Lessons From Failure

Failure is a reality that no one likes and one that many try to avoid at all costs. Yet, despite our efforts, failure is something with which we are all familiar, since it is closely woven into our existence as humans. Everyone has experienced it to varying degrees from the frustration of missing a new PR attempt to the deep pain of a failed relationship or rejection. This second category of setbacks is what this article is concerned with: those that can bring us to our knees without knowing where to go or what to do. Despite the associated sorrow, these failures can instill resilience and maturity and refine our perspective of life. This point will be demonstrated firstly by discussing what failure is, secondly by discussing how we can truly grow in self-knowledge through the experience, and finally by illustrating how we ought to go forward with the lessons learned from the adversity.

So what exactly is failure? According to Webster’s dictionary, failure is the omission of an occurrence or performance. In other words, it’s when we are unsuccessful in accomplishing a goal. All of us know what this is, at least to a certain extent. Yet, the failures that strike at our core are often the ones we don’t want to think about or share with others. Often times these disappointments are too painful, and we deal with the pain by ignoring it or trying to press it down so others will not sense it. Unlike the more superficial setbacks, we often associate the graver disappointments with our identity. In fact, the more painful the disappointment, the more likely we are to attribute it to a weakness or flaw in our identity. This can seem to be devastating and not worth the pain to address it since it reveals our vulnerability. Even if we do try to answer the question why we failed, the answer is often evasive.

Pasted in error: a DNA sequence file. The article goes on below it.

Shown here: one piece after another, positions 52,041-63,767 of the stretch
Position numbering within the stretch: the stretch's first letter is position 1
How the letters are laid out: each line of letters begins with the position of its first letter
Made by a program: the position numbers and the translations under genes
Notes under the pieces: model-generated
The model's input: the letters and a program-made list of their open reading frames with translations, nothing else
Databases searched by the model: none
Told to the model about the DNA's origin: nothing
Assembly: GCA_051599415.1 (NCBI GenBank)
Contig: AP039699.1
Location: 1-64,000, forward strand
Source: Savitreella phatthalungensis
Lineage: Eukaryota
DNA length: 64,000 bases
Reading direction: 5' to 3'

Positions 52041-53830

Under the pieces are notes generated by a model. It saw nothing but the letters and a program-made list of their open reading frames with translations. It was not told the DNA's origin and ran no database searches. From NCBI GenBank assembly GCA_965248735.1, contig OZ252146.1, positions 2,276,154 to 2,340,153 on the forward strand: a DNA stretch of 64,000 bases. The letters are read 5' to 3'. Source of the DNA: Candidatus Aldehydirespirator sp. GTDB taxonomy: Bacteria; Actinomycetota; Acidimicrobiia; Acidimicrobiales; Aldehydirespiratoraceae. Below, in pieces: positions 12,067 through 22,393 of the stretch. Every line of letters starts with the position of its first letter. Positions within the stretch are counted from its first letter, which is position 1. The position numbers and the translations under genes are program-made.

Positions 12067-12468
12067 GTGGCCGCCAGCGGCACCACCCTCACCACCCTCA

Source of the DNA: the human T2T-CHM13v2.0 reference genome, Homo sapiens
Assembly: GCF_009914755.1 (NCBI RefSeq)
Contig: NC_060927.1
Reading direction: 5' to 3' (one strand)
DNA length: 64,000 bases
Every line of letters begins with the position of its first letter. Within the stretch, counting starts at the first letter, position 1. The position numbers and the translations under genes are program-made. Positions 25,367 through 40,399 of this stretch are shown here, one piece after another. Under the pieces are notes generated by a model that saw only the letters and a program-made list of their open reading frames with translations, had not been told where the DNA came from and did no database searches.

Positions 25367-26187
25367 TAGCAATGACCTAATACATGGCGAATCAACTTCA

When we “hit rock bottom,” we are likely to question a great many things and to doubt ourselves. At this point in the experience, we have a great opportunity to truly get to know ourselves if we are just willing to journey through the sorrow until the end. This requires an openness to embrace the experience. By being open, we are humble enough to see reality and to eventually heal. So many of us carry false perceptions of ourselves. These are either a result of what we have been told about ourselves from others or a result of our own jaded view of ourselves. Failure has a keen way of stripping these views away, and showing that we are not all we want to be. True acceptance is intimidating and it requires courage to face the pain.

Facing the adversity is, of course, not the end but a step to growing from the experience. Through this we seek answers to why it happened not only to lessen the pain but also to know how to move on. Ironically, the difficult failures usually don’t give us a clear or quick answer as to why they happened and the person attempting to learn from the experience may feel dismayed by the lack of clarity of the situation.  At first, all the person may feel is heartbreak. So what lessons can we attain? Instead of looking for an answer that will solve everything, focus on the experience itself. Life is full of disappointments that do not have answers. Therefore, the experience itself is the key to the way forward. The journey through the failure teaches us maturity, wisdom and resilience. These merits are not recognizable at first, but with time we can look back at the disappointment and hopefully be thankful it happened, not because we are gluttons for sorrow, but rather because of the strengthening of our character. We will not always see these changes in black and white and with perfect clarity, but we will know that there is something different about us. So long as we are open to journey through the sorrow, no failure is ever wasted.

The intent of discussing the topic of failure is to show the necessity of dealing with disappointment and to suggest that the way forward is through acceptance. We may never find the answers we want, but the resilience and maturity gained from the experience provide a valuable lesson. Life would be much easier if we could gain these virtues without suffering, but who would we be today without failure? As Theodore Roosevelt said, he who strives and fails will “never be with those cold and timid souls who neither know victory nor defeat.” Failure does not define us; it molds us.

 

-by Joseph Rohan

 

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